If I sing it, will they come? Shrek (Brian d'Arcy James) headlines his own Broadway musical — with music by Jeanine Tesori and a book and lyrics by Pulitzer Prize winner David Lindsay-Abaire — this December.
If I sing it, will they come? Shrek (Brian d'Arcy James) headlines his own Broadway musical — with music by Jeanine Tesori and a book and lyrics by Pulitzer Prize winner David Lindsay-Abaire — this December. Andrew Eccles
Dianne Wiest (from left), John Lithgow, Katie Holmes and Patrick Wilson are slated to star in a new staging of All My Sons.
Dianne Wiest (from left), John Lithgow, Katie Holmes and Patrick Wilson are slated to star in a new staging of All My Sons. Andrew Eccles
Stephanie J. Block (from left), Allison Janney, Megan Hilty and Marc Kudisch will get all tied up (literally and figuratively) in the upcoming production of 9 to 5.
Stephanie J. Block (from left), Allison Janney, Megan Hilty and Marc Kudisch will get all tied up (literally and figuratively) in the upcoming production of 9 to 5. Justin Stephens
September is the traditional start of the new Broadway season, and with high fuel prices, a weakish dollar and a general economic downturn, you might expect people in the industry to be skittish about future prospects.
What, them worry?
There is some bad news: A revival of Godspell, starring American Idol finalist Diana DiGarmo, was supposed to begin performances this month, but a major investor withdrew financing, and the production has been postponed indefinitely.
The producer blamed the slowing economy — but within a day of the cancellation, the theater had another booking: a revival of David Mamet's Speed- the-Plow.
Variety reporter Gordon Cox says the economy may be weak, but there's no shortage of shows hoping to make it big on Broadway this season.
"There's still a real-estate crunch," he says. "People want to put on shows. The fact that there were other shows to fill in the void left by Godspell — or any of these shows that may not make it in this season — does indicate that investors and producers are still gung-ho about bringing product to Broadway."
Broadway is a notoriously risky business: Four out of five shows fail to earn back their investments. But Charlotte St. Martin, president of The Broadway League, a trade organization of producers, is bullish about the season.
"It certainly doesn't seem like, in the actual purchase of tickets, that there's been any economic downturn," she says. "I think it's a natural tendency for people to read the newspaper and say, 'Oh well, if that show didn't work out, it's the economy.' But so far we don't see [that]."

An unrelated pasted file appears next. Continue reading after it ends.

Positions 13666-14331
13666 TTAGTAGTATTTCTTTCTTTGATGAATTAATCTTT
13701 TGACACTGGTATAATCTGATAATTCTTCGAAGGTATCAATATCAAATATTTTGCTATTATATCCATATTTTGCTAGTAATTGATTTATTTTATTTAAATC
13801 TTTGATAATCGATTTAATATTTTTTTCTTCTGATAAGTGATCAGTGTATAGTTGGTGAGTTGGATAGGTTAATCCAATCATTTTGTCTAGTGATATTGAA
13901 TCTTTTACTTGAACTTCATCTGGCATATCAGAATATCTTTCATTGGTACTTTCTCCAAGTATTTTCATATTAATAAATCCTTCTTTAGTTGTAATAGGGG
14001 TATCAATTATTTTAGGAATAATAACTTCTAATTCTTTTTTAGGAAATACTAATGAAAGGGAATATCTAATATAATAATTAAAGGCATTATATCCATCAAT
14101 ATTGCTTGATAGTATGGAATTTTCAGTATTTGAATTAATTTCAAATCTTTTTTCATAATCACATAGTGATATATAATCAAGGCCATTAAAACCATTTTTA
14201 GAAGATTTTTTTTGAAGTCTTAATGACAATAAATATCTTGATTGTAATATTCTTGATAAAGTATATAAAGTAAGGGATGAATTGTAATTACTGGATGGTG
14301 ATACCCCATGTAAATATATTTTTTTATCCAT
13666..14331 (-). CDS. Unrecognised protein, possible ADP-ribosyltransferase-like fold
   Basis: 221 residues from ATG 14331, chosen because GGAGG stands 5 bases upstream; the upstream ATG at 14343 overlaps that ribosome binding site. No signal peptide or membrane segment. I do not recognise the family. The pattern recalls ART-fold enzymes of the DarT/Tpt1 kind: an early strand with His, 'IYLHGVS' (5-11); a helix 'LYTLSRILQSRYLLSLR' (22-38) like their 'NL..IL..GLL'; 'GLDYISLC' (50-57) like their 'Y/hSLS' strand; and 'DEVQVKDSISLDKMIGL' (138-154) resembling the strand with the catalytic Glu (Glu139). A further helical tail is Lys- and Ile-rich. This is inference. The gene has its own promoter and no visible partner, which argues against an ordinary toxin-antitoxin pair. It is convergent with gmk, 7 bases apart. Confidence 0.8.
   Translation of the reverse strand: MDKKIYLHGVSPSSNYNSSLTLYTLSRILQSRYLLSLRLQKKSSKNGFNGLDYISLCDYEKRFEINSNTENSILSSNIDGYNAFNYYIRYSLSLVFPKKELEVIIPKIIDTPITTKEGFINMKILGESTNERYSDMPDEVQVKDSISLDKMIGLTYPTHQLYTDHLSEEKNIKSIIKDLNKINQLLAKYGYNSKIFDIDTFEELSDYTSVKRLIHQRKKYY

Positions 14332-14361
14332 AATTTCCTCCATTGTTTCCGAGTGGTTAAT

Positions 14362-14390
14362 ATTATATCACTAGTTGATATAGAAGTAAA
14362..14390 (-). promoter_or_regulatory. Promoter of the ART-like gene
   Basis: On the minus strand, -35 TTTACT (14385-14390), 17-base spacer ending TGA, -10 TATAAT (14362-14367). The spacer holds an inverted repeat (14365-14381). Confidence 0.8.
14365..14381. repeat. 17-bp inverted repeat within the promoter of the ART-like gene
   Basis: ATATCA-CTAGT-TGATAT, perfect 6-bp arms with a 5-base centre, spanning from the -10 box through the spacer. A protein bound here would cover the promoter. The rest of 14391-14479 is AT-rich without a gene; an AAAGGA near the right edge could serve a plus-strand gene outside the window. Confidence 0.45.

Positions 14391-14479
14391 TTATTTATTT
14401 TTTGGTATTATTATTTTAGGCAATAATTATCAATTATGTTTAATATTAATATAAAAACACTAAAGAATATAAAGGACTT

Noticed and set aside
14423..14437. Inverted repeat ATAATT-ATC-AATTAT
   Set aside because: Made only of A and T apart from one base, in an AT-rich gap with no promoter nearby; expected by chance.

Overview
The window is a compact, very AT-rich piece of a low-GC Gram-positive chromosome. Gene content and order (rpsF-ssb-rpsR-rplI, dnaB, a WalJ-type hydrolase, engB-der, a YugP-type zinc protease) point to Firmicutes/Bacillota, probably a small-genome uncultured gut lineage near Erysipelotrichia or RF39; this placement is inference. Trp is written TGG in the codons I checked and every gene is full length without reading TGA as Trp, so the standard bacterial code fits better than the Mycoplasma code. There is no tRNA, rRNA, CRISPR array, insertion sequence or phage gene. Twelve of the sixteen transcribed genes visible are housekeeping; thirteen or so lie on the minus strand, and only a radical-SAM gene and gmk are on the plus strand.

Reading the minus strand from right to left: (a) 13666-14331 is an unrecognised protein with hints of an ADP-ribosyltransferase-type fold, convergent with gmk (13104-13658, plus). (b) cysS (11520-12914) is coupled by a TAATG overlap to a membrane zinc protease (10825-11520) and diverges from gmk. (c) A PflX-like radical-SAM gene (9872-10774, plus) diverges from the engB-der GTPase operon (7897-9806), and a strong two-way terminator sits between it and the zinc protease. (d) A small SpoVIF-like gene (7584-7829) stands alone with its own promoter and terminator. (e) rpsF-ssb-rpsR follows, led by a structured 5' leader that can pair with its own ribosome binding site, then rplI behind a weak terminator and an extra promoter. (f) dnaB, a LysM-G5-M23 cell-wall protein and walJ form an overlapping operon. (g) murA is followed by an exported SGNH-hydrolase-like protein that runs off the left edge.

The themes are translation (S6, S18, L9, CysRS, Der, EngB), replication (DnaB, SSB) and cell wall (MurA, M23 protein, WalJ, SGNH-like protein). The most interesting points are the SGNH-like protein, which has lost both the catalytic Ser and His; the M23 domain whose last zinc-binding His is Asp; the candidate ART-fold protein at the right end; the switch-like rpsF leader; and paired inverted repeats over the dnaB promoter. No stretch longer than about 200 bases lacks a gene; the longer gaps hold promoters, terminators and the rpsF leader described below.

But, St. Martin says, 22 new shows have announced plans to open on Broadway this season.
"And that's a lot," she says.
Groups Help Boost Box Office
That shouldn't be surprising, says group-sales executive Scott Mallalieu.
"Historically, for groups, when times are bad, theater actually is usually very good," Mallalieu says.
And groups — whether they're gaggles of out-of-town tourists or organized theater parties from New York and its environs — are an important component of the Broadway audience. Their advance-sales dollars help fill new shows' coffers.
"Most of them book six to eight months in advance, [and] while people haven't really felt that economy problem five months ago, they may be feeling it now," Mallalieu says. "But they've already purchased their theater tickets, and their plane and their bus tickets, and they're ready to go and actually looking forward to it, because it keeps their mind off their other problems."
In fact, the Broadway League's St. Martin thinks that to a certain degree, Broadway is inoculated against the effects of a sluggish economy. It draws much of its audience from among foreign tourists. And it's located in the center of America's largest metropolitan area.
"We're fortunate in New York, with the weak dollar and with the amount of international tourism that we have, that ticket sales are constantly boosted [by] our out-of-town visitors," Martin says. "And then, as a former tourism executive, I know that when people cut back on their budgets a bit, they tend to go regional. So I suspect we're also benefiting from people who are going to New York instead of Rome."
Big Titles, Big Names Help Hedge Against Downturn
So while you won't hear the strains of Godspell's "Day by Day" on Broadway any day soon, one song you will be hearing later this season is "America," from the upcoming revival of West Side Story. It doesn't open until March of 2009, but it's already doing a brisk ticket business.
"Even though they don't have a theater yet — again, this is the way the business runs," explains Mallalieu. "You know, West Side Story announces [its opening date, and] all of a sudden we have all these orders pending!"
Of course, West Side Story is a known quantity, even if it hasn't been seen on Broadway for almost 30 years.
Another way theater producers are hedging their bets is by creating new musicals based on popular films. Big-budget productions of Billy Elliot, Shrek and 9 to 5 are all set to open this season.
Yet another tried-and-true gambit: signing up big film stars to perform in revivals of well-known plays. Making their Broadway debuts in the next few months are Harry Potter's Daniel Radcliffe (in Peter Shaffer's Equus), The English Patient's Kristin Scott Thomas in Chekhov's The Seagull and Katie Holmes — that would be Mrs. Tom Cruise, to some — in Arthur Miller's All My Sons.